2015 Book of the Year
“Larson moves forward the action and characters of Prophet in the next installment of the Books of the Infinite series. Prophet Ela of Parne bears the burden of knowing that her homeland risks the judgment of the Infinite because of its corruption… Larson is good at making readers care about her human characters.” Publishers Weekly
Hands down this years book of the year is Judge (Books of the Infinite Book #2). But it comes with a caveat, you need to read Prophet and King as well. This series really needs to be read together to get the full flavor of the world the character inhabit and the love of the Infinite for his creation. This is an A+ series. I loved every minute of Judge and I hope that others will too.
2014 Book of the Year
“A deftly told story that dramatizes how Danes appointed themselves bodyguards–not only for their king, who was in the habit of riding alone in Copenhagen, but for their Jews.” Kirkus Review
The book I keep coming back to in my mind is Number the Stars.
A really moving story about the Danes during WWII. Did you know that a German official tipped off the Jews about “relocation” plans? The Danes were able to smuggle most of their Jewish neighbors out of the country to safety. It’s an amazing story (although this story is fictional it’s based on the real actions of Danish citizens) that shows what quite courage can do to save lives.
There is a reason this book is a Newbery Award book, it’s a moving story that stays with the reader. And that’s why is my book of the year pick for 2014.
2013 Book of the Year
“This book shows why “Borlaug” should also be a household name. It portrays the making of a modern miracle that is unique, unknown, and of universal benefit. It is the story of how one man saved billions from certain hunger.” Ag Foundation.com
It’s because feeding the world is so important that Norman Borlaug is one of my hero’s. He was honored this year on March 25th, 2014, National Ag day and the anniversary of his 100th birthday (#Borlaug100) with a statue on Capital Hill in Washington DC. How can you not appreciate a man who save 1 billion live from starvation? That’s why Our Daily Bread: The Essential Norman Borlaug is my choice for 2013 Book of the Year.
2012 Book of the Year
She has to be; she’s representing her District, number 12, in the 74th Hunger Games in the Capitol, the heart of Panem, a new land that rose from the ruins of a post-apocalyptic North America. To punish citizens for an early rebellion, the rulers require each district to provide one girl and one boy, 24 in all, to fight like gladiators in a futuristic arena. The event is broadcast like reality TV, and the winner returns with wealth for his or her district. With clear inspiration from Shirley Jackson’s “The Lottery” and the Greek tale of Theseus, Collins has created a brilliantly imagined dystopia, where the Capitol is rich and the rest of the country is kept in abject poverty, where the poor battle to the death for the amusement of the rich.” Kirkus Review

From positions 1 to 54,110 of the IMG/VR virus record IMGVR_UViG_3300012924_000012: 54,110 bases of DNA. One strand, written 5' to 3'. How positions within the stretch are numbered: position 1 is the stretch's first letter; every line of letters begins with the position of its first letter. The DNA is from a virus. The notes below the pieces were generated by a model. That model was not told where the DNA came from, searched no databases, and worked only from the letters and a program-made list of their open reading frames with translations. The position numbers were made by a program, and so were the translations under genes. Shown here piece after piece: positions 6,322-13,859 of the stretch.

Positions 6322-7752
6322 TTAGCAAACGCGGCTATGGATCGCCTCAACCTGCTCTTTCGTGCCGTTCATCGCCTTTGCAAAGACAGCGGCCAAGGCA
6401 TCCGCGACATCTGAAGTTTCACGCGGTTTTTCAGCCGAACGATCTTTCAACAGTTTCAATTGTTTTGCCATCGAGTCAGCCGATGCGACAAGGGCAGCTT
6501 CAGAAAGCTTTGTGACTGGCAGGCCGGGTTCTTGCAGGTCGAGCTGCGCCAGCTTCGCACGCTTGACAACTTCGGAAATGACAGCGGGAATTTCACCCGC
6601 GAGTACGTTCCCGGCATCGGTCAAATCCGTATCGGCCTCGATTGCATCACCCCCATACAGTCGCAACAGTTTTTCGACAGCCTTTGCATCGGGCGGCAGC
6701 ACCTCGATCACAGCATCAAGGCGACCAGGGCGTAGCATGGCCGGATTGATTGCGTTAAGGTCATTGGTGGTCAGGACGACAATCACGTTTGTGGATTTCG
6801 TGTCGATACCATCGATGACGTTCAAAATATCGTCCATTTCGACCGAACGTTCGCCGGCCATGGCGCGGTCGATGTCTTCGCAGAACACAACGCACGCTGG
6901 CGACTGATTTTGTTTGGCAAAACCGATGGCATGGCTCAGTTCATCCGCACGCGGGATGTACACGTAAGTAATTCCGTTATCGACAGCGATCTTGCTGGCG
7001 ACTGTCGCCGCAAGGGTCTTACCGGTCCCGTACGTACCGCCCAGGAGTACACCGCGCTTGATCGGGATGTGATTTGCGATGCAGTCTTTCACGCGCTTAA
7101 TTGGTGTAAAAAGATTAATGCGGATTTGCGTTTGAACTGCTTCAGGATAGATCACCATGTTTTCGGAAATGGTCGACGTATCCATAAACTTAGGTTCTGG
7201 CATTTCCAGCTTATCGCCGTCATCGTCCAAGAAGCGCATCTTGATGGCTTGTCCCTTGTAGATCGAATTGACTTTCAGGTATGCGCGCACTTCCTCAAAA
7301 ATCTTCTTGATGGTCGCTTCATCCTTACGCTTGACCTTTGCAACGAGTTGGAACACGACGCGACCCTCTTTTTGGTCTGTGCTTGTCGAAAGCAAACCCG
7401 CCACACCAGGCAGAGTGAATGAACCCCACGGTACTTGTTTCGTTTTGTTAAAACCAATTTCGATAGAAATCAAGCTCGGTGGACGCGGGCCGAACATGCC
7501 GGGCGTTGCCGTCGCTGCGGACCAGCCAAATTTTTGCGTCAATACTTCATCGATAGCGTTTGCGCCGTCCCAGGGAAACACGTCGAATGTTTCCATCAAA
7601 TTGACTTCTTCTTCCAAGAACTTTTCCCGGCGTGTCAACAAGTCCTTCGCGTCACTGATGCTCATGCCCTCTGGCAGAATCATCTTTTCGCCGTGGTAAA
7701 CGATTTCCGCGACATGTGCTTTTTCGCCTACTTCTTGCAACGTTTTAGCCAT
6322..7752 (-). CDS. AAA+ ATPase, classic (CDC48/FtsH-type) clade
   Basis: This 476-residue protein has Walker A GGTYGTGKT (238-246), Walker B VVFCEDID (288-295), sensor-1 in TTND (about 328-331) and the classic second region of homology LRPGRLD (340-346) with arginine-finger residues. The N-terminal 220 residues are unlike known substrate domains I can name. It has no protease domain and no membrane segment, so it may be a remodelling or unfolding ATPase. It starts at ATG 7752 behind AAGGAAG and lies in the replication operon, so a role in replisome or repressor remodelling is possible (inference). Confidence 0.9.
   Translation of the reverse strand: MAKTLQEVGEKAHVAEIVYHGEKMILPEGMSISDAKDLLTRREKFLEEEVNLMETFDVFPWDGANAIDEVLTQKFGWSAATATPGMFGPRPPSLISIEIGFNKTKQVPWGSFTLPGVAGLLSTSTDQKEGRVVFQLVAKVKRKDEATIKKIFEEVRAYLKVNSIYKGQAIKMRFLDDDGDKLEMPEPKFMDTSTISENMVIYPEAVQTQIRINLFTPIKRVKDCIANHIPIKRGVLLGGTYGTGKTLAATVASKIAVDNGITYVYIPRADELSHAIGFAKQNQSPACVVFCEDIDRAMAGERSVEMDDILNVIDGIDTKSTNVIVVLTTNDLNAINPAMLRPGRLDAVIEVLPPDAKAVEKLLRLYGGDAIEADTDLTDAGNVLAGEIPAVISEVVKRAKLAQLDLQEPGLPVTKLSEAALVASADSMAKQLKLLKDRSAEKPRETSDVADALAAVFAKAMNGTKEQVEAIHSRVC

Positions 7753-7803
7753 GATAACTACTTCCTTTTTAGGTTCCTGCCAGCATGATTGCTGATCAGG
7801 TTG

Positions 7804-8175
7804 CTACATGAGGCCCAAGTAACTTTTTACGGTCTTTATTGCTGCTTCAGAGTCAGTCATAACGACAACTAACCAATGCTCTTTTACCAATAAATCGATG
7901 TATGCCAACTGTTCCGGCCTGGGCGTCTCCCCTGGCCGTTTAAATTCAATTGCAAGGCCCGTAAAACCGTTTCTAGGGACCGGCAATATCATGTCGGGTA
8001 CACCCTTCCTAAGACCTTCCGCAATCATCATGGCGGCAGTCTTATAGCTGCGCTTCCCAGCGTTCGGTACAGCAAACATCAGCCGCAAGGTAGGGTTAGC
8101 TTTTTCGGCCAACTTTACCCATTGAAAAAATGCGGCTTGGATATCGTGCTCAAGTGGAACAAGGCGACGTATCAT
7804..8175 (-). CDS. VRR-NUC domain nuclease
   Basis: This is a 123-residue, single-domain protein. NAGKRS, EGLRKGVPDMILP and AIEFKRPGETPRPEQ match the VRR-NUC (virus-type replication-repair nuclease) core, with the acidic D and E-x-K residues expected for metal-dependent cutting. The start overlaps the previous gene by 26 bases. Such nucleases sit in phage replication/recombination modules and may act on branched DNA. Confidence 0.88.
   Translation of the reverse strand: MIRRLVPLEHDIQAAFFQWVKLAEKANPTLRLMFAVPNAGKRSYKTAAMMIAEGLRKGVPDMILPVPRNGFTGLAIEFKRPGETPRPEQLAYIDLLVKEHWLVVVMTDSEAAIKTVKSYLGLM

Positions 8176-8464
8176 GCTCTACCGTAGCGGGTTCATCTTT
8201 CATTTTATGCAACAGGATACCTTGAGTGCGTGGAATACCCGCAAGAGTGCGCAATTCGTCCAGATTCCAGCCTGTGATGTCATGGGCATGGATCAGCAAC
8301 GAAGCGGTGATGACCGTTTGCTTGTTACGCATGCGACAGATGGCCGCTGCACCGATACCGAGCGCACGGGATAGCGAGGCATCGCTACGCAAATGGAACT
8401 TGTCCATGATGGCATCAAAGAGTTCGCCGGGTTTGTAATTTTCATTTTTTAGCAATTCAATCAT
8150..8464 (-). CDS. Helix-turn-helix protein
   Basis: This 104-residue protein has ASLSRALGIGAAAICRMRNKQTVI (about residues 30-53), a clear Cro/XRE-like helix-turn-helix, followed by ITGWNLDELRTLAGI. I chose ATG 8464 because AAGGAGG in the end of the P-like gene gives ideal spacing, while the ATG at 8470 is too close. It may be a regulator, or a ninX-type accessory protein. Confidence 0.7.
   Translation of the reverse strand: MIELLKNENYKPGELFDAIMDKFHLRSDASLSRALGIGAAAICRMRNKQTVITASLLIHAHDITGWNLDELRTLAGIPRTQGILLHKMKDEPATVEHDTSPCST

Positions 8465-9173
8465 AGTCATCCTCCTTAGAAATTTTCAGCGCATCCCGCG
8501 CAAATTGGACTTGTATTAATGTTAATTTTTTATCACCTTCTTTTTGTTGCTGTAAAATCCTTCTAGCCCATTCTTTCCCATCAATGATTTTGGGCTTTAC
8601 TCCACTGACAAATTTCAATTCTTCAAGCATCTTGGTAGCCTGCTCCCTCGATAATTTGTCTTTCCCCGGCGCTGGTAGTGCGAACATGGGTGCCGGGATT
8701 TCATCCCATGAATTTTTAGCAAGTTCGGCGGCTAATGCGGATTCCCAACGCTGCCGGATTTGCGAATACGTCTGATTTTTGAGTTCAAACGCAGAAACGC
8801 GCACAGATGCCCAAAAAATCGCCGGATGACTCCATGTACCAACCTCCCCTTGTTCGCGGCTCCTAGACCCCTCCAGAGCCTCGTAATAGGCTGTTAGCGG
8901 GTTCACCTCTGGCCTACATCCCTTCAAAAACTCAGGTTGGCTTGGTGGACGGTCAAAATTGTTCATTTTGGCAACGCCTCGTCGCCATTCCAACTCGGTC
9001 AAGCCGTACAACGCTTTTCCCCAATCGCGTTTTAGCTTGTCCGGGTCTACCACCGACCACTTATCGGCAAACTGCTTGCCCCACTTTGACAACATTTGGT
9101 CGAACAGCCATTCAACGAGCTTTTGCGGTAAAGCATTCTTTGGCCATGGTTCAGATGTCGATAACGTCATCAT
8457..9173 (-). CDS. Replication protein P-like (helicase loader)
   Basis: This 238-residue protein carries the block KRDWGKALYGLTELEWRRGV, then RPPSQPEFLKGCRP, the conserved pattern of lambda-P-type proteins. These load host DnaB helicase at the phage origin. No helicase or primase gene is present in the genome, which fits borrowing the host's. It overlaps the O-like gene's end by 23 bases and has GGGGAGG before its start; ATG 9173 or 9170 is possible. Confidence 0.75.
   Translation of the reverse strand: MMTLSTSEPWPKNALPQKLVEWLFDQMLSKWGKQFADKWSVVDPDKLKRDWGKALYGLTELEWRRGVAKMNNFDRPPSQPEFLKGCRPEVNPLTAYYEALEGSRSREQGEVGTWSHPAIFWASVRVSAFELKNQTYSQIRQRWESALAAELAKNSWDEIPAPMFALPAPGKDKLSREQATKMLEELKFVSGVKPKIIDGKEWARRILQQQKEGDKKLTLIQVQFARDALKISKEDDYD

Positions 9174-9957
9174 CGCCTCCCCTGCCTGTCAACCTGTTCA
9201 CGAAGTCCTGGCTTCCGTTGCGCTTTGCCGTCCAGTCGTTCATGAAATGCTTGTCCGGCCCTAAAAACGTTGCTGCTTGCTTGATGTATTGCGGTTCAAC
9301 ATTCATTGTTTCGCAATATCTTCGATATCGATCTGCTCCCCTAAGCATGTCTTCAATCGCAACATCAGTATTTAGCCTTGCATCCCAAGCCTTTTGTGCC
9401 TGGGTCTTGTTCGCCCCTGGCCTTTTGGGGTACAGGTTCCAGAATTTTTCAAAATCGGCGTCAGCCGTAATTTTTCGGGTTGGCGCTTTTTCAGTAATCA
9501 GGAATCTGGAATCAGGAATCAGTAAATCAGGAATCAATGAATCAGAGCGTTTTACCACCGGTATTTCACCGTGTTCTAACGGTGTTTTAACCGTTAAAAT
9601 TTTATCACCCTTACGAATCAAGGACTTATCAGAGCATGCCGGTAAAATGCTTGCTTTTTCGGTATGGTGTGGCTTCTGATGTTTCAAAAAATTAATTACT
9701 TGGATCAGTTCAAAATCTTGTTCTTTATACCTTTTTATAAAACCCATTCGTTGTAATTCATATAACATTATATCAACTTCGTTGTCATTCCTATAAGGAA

I know that some will call me cliche for my pick of book of the year, but The Hunger Games really best fits all of the qualifications . When I think about the book it still takes me places intellectually and emotionally. It hangs on to you because it resonates with being a future that seems real and possible. Yes, at times it’s over the top and it will probably resonate better with an audience of girls, but I think there is something here for everyone. It’s a classic in the making.
2011 Book of the Year
“Stephen Lawhead has never been a conventional Christian author, or even a conventional fantasy author. He writes by his own rules. Sometimes I like what he does, sometimes not so much. But all in all I was pleased with his novel The Skin Map, and look forward to the continuation of the series.” Touchstone Magazine
This year there was no contest for book of the year. Which may seem weird when I tell you it was a tie. I kinda had to pick both books because one is the sequel of the other. And since the first book ends on a kinda of cliff hanger, well you’ll probably want to read both anyway.
2010 Book of the Year
“Impeccably written, this historical work of fiction about a young mother’s westward trip with her abusive husband in the early 1800s is not for the faint of heart. The author’s research seems exhaustive and the characterization of Marie Dorion is rich and believable, as are many of the other players. Pierre Dorion is about to set off on the Astor Expedition as an interpreter. His wife, Marie, and their young son, Jean Baptiste, are to remain behind. But Marie isn’t about to settle for that. She manages to find a way to join the expedition and soon wonders if she’s made a grave mistake. Many factors work against the trip, including hostile tribes, inexperienced leaders and the elements of nature. Pierre’s abusive treatment of Marie doesn’t help, nor his penchant for alcohol. Will they make it to the Columbia River and make history? Or will they all succumb to numerous disasters along the difficult route?” RT Review